I assume that by "the daughter," you mean, the daughter of the crime victim with whom you were ordered to have no contact. It's impossible to know for sure what a court order requires without seeing the actual paperwork, but my guess is that this could be argued either way. A no-contact order can't prohibit you from contacting anyone who's at all connected to the crime victim - that could eventually be deemed to include everyone in the entire world. But on the other hand, a court might see this as an attempt to have third-party contact, even if you didn't say so explicitly. (Which raises the question, if you are concerned that this might have been a violation of the court order, which could send you to jail, why did you do that? Why only ask for advice after the fact, when it won't do any good?) I hope you made it clear to the daughter that you did not want her to say anything to her mother on your behalf.
If you're charged with a crime, you need to consult with an attorney in private. You have the right to be appointed an attorney, at taxpayer expense, if you can't afford one. Your safest bet is to take your concerns to them.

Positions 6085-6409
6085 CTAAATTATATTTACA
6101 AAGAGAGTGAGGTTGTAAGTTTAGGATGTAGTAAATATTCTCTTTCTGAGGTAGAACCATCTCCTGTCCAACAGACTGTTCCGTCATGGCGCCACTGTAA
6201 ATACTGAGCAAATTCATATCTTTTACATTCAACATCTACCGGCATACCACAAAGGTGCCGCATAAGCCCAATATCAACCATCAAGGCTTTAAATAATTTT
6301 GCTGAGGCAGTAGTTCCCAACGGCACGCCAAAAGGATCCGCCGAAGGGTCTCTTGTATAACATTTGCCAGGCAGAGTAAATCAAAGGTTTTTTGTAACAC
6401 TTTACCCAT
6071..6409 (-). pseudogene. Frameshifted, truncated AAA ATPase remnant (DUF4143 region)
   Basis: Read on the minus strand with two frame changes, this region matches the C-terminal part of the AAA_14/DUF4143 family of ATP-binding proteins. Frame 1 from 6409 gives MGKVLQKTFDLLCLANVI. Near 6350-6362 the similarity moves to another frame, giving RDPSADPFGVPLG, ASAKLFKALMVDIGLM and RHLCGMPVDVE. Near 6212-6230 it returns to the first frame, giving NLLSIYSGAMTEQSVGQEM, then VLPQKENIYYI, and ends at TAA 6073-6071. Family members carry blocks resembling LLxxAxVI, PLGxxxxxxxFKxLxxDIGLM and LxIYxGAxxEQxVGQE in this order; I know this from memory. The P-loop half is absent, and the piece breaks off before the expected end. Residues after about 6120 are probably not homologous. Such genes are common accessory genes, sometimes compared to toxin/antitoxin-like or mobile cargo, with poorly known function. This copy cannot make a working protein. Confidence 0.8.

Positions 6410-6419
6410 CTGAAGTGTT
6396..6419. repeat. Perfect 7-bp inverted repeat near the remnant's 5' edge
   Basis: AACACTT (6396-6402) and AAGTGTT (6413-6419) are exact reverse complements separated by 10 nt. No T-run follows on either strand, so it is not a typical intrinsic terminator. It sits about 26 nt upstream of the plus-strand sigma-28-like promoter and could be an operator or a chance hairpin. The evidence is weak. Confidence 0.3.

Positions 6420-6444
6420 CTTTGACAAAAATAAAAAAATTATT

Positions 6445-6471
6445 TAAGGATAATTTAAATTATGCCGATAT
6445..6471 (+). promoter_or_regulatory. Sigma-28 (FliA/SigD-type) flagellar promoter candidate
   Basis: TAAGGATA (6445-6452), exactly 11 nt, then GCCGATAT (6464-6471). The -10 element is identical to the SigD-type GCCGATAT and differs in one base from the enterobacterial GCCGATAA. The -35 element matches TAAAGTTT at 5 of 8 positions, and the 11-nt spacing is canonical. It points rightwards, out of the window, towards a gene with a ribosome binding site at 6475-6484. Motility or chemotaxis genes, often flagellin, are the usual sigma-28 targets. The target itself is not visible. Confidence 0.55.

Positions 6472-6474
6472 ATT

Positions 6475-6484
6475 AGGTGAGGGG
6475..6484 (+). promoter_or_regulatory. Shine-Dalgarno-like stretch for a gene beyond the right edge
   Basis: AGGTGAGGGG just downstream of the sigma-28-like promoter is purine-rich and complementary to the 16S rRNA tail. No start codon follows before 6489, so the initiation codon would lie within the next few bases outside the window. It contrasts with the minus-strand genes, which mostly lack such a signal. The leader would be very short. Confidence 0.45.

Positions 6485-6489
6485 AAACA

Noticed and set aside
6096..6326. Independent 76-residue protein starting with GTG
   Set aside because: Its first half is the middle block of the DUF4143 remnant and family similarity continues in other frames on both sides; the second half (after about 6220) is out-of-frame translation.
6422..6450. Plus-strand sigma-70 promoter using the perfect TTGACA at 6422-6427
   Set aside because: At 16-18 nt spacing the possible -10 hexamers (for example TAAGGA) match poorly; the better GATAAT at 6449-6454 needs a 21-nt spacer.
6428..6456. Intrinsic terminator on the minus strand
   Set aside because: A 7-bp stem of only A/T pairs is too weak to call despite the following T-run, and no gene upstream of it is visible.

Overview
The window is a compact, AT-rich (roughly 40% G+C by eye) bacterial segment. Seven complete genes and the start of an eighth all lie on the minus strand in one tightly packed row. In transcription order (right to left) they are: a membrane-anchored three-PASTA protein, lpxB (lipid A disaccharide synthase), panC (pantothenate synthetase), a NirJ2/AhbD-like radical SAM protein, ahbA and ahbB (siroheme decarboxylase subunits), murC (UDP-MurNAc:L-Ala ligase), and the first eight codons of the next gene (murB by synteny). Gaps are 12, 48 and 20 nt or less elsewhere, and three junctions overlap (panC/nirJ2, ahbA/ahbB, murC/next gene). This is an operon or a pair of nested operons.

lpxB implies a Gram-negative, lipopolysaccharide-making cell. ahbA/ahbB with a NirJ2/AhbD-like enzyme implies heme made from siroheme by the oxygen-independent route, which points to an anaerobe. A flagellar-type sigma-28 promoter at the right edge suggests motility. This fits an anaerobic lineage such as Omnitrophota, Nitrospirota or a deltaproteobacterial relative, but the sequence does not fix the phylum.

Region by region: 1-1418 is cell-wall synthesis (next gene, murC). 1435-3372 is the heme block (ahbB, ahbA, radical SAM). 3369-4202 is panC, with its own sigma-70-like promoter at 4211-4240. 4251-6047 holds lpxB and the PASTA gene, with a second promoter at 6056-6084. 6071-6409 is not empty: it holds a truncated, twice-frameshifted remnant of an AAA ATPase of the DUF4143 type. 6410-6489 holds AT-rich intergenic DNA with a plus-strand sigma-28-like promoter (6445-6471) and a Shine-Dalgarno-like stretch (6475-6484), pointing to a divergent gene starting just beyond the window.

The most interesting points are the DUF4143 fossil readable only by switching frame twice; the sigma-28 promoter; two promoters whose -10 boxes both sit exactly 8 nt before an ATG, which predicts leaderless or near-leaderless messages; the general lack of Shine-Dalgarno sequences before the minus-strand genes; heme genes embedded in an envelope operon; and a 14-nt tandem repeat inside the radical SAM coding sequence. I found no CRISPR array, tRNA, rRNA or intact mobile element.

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Given your comment it is indirect contact and a violation of your court order.
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From your question it's clear your intention was to contact your daughter, not violate the restraining order. The problem is if the victim learns of that contact, and if the language of the court order is unclear on daughter contact, you could get snared in a dispute where courts regularly side with the victim, and don't have much time for long explanations from you. Unlike you, a lawyer can call the victim and try to work out terms laying out who you can and cannot contact and under which circumstances. The go to court and get it modified.